Mentions: In his pioneering work, Ramon y Cajal (1904) elegantly illustrated the cytoarchitecture of the main olfactory bulb (MOB) and its general pathways to cortical destinations using the Golgi stain. Since then, olfactory pathways have been thoroughly examined using more advanced techniques, ranging from circuit tracers to cell-type specific viral tracers (Cragg, 1961; Powell et al., 1965; Price, 1973; Scalia and Winans, 1975; Shipley and Adamek, 1984; Pro-Sistiaga et al., 2007; Yan et al., 2008; Nagayama et al., 2010; Miyamichi et al., 2011; Sosulski et al., 2011; for reviews see Haberly, 2001; Friedrich, 2011). Technological advancements also have improved presentation of neuroconnectivity data. High cost and space limitations typically allow publication of figures depicting connectivity that is of most interest, precluding presentation of the majority of the data. Unfortunately, this provides only a partial view of the whole picture. Presently, advanced imaging equipment and computer technology have revolutionized neuroanatomy such that whole-brain high-resolution images can be acquired and made publicly accessible for world-wide use (Dong, 2007; Jones et al., 2011). At the forefront of this new neuroanatomy era is the iConnecome, where systematically accumulated multi-fluorescent connectivity data can be accessed (www.MouseConnectome.org). Whole-brain coronal sections starting from rostral regions of the olfactory bulb and extending to the caudal regions of the hindbrain are available for each case. For example, olfactory cortical projections from the MOB and accessory olfactory bulbs (AOBs) extend long distances reaching the caudal ends of the entorhinal cortical area (ENT) (Figures 1A–E). Coronal sections with all of the labeling from each injection site are available in iConnectome and provide a comprehensive view of connections associated with each injected structure (Figure 1E).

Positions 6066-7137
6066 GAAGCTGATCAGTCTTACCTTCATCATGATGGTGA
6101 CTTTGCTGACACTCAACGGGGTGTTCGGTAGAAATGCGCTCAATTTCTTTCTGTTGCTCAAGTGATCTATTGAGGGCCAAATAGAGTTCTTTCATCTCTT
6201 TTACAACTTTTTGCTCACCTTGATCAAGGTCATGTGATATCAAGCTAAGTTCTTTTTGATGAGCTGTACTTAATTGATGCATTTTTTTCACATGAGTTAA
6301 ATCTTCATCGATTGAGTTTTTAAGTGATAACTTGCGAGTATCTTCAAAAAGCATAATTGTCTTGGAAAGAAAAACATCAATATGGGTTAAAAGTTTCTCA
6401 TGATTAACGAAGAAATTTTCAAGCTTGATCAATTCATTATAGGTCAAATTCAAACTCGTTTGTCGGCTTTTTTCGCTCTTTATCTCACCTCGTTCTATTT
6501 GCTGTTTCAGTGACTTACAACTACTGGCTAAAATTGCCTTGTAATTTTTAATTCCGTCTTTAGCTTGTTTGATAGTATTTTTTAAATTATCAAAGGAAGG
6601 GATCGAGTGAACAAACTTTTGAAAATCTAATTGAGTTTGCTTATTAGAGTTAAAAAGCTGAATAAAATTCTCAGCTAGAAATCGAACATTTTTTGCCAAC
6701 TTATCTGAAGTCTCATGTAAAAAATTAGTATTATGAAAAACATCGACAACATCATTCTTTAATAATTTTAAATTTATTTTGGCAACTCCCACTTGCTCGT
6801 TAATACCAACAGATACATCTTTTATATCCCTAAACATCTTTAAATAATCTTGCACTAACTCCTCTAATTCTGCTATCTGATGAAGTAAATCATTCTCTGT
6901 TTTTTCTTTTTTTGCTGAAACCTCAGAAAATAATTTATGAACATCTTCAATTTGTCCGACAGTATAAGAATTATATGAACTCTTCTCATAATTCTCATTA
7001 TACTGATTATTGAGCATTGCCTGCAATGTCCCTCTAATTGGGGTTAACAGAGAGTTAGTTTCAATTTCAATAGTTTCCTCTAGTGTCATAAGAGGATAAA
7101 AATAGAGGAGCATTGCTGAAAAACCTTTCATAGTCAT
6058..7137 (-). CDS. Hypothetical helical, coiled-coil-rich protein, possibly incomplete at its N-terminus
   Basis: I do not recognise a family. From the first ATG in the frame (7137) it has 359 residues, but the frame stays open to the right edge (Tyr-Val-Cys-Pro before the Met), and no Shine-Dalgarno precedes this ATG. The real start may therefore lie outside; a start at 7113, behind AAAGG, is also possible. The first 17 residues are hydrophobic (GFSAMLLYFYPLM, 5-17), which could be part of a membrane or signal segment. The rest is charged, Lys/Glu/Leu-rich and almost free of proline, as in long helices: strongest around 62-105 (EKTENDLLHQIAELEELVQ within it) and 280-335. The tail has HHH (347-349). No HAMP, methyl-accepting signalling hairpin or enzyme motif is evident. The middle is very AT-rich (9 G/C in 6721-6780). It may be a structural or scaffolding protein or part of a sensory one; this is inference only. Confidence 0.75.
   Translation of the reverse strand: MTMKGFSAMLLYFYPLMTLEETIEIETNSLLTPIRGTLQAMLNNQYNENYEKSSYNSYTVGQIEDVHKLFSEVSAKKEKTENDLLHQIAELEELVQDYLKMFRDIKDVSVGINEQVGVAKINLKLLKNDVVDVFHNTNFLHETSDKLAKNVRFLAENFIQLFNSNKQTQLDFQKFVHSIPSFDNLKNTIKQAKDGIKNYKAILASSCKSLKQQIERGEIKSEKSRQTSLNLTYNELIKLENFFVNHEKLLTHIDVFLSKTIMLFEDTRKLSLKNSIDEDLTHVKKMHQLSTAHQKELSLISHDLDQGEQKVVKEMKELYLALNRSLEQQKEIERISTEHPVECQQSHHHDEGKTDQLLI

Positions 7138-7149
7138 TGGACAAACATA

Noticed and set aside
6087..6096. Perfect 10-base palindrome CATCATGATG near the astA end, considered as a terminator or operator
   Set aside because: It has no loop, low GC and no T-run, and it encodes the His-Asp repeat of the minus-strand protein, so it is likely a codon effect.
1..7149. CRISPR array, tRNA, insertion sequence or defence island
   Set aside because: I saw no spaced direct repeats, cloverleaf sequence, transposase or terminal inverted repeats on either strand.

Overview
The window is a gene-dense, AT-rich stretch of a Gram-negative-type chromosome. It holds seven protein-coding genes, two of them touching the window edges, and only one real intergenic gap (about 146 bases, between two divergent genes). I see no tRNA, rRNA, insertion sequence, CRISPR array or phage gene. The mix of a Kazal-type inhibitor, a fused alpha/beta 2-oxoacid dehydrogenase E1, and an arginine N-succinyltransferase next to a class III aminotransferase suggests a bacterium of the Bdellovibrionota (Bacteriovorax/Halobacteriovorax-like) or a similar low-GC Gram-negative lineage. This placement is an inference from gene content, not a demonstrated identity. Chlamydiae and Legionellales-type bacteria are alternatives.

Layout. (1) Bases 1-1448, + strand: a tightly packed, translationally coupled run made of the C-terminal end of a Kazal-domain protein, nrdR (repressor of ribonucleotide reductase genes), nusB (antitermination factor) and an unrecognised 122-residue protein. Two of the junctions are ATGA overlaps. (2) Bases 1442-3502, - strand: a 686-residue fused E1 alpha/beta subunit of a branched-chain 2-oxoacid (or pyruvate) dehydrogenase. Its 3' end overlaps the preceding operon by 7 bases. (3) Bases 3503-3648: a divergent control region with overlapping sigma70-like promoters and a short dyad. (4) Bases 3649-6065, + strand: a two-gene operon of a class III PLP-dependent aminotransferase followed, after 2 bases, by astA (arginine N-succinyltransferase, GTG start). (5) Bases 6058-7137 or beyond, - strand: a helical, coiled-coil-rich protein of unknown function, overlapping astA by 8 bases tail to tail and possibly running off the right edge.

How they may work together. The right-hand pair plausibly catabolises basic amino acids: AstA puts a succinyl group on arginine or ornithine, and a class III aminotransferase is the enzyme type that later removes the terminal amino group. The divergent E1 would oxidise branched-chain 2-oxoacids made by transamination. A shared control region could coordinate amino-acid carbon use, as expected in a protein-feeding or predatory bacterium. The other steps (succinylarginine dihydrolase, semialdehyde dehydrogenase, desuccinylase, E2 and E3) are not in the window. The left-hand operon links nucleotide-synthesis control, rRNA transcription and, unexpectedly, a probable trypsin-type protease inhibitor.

Bottom Line: To facilitate use of the data, raw images are made publicly accessible through our online interactive visualization tool, the iConnectome, where users can view and annotate the high-resolution, multi-fluorescent connectivity data (www.MouseConnectome.org).Additional MOB injections and injections of the accessory olfactory bulb (AOB), anterior olfactory nucleus (AON), and other olfactory cortical areas gradually will be made available.Analysis of connections from different regions of the MOB revealed a novel, topographically arranged MOB projection roadmap, demonstrated disparate MOB connectivity with anterior versus posterior piriform cortical area (PIR), and exposed some novel aspects of well-established cortical olfactory projections.